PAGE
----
The Canadian Bank Note Company (CBN) is transferring $35 million of longevity risk to Canada Life.
Canadian Bank Note, which designs and manufactures anti-counterfeit documents, announced the transaction today. Under the arrangement CBN will maintain full responsibility for the payment of monthly pensions, but Canada Life will reimburse the plan should pensioners exceed life expectancy. The transfer involves just over 200 employees.
The structure of the deal allows CBN to retain control of its investments and keep a long-term asset mix. Traditional single premium group annuities can also move risk off of a plan sponsor's books, but they may considered as investing entirely in fixed income. The two companies says this is country's first streamlined longevity agreement, and the consulting firm Mercer provided advice to Canadian Bank Note during the process.
“An exciting development”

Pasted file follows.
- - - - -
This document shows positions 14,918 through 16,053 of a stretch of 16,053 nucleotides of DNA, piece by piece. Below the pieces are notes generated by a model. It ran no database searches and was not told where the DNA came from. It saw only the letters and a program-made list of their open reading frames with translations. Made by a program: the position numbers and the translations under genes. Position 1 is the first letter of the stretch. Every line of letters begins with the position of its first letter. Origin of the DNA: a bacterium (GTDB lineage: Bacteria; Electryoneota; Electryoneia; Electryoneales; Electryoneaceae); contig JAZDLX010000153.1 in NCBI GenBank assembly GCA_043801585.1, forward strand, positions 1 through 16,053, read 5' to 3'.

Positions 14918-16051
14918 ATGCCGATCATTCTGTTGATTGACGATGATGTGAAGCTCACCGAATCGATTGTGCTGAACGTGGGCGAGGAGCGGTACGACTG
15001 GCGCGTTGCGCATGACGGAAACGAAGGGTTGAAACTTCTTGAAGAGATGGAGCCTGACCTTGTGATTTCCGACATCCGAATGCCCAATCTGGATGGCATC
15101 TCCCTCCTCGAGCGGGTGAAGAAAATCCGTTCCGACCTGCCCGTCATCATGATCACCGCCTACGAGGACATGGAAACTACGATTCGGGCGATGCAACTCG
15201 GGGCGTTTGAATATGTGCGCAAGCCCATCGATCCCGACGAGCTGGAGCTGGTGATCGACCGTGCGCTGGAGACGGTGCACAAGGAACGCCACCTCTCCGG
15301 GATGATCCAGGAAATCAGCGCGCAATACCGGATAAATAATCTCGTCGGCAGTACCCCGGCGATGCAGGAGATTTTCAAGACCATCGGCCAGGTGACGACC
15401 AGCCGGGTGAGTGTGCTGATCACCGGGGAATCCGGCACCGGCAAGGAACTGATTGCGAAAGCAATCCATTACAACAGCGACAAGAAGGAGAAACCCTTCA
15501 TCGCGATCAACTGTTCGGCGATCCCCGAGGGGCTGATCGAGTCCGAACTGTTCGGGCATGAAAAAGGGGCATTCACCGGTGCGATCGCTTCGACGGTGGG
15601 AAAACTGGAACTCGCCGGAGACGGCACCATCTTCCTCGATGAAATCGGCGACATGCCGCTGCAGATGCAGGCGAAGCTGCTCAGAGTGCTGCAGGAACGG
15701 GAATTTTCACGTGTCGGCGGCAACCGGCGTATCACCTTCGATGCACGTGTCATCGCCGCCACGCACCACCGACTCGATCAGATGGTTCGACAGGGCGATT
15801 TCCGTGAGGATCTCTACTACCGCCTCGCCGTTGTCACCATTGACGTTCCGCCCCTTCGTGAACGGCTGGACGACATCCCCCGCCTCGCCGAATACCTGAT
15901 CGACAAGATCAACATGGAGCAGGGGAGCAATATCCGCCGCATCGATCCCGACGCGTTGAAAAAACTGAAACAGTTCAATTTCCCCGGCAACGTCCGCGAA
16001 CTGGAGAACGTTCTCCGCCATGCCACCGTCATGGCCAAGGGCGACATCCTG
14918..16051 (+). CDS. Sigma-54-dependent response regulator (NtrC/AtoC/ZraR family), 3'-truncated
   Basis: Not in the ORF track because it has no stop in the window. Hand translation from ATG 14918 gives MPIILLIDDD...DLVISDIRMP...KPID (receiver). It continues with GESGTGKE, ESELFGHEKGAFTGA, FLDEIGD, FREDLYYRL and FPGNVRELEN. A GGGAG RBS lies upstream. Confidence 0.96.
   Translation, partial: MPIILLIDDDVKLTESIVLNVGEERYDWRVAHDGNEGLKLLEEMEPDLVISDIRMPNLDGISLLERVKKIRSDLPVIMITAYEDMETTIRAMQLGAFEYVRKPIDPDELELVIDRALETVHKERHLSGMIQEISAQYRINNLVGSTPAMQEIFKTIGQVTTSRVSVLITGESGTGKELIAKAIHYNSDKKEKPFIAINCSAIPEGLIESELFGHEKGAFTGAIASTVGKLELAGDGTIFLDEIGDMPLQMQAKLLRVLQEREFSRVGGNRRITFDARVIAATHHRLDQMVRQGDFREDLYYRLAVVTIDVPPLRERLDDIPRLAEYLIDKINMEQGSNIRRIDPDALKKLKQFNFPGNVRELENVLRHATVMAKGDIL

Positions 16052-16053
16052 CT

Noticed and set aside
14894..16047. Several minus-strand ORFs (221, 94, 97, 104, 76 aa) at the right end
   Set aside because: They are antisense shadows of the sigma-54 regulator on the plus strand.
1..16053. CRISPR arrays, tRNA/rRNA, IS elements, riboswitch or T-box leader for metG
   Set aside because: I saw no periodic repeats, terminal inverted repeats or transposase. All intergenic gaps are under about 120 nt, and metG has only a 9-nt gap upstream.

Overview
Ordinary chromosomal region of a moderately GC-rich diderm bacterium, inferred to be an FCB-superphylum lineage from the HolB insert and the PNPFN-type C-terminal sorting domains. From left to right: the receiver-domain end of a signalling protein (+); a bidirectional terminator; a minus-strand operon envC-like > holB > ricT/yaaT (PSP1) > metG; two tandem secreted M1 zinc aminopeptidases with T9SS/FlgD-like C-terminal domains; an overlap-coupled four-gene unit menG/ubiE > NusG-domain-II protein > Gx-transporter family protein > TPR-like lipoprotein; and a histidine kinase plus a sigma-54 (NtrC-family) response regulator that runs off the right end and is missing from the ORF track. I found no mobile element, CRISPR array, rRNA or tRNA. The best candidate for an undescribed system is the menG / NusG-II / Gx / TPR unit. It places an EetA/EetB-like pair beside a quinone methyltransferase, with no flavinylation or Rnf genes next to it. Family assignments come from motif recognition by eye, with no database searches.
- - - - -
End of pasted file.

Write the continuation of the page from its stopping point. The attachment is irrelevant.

“This is an exciting development since the industry has not really seen many transactions done on this scale,” says Neil Duffy, Vice-President, Pension Risk Transfer, Canada Life. “Globally, through our reinsurance division, we have continually demonstrated our ability to write innovative longevity transactions, with one of our recent transactions being as large as €6 billion. When Canadian Bank Note approached us to help solve their longevity risk concern, it gave us the opportunity to build on our ability to innovate by developing a streamlined longevity insurance contract tailored to their needs as a smaller pension plan, opening doors for transactions of all sizes.”
“Understanding and managing non-core business risks”
“Plan sponsors are becoming more focused than ever on understanding and managing non-core business risks,” adds Manuel Monteiro, Canadian Financial Strategy Group Leader at Mercer. “With continuous improvements in life expectancy, which affects pension plans of all sizes, we expect there will be further developments in the market with more longevity related insurance transactions by organizations, both large and small across Canada.”